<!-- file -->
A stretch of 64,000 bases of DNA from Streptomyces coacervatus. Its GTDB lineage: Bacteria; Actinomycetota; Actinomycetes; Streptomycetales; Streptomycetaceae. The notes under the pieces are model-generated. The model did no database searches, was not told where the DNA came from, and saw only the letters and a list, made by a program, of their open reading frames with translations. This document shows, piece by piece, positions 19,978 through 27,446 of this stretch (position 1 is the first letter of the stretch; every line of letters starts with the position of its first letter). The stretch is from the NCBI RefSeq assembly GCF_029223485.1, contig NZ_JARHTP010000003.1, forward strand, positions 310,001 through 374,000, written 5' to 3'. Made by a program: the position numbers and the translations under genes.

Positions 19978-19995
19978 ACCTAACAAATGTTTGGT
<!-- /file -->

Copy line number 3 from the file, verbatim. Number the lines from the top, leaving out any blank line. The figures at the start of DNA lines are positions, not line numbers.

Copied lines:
19978 ACCTAACAAATGTTTGGT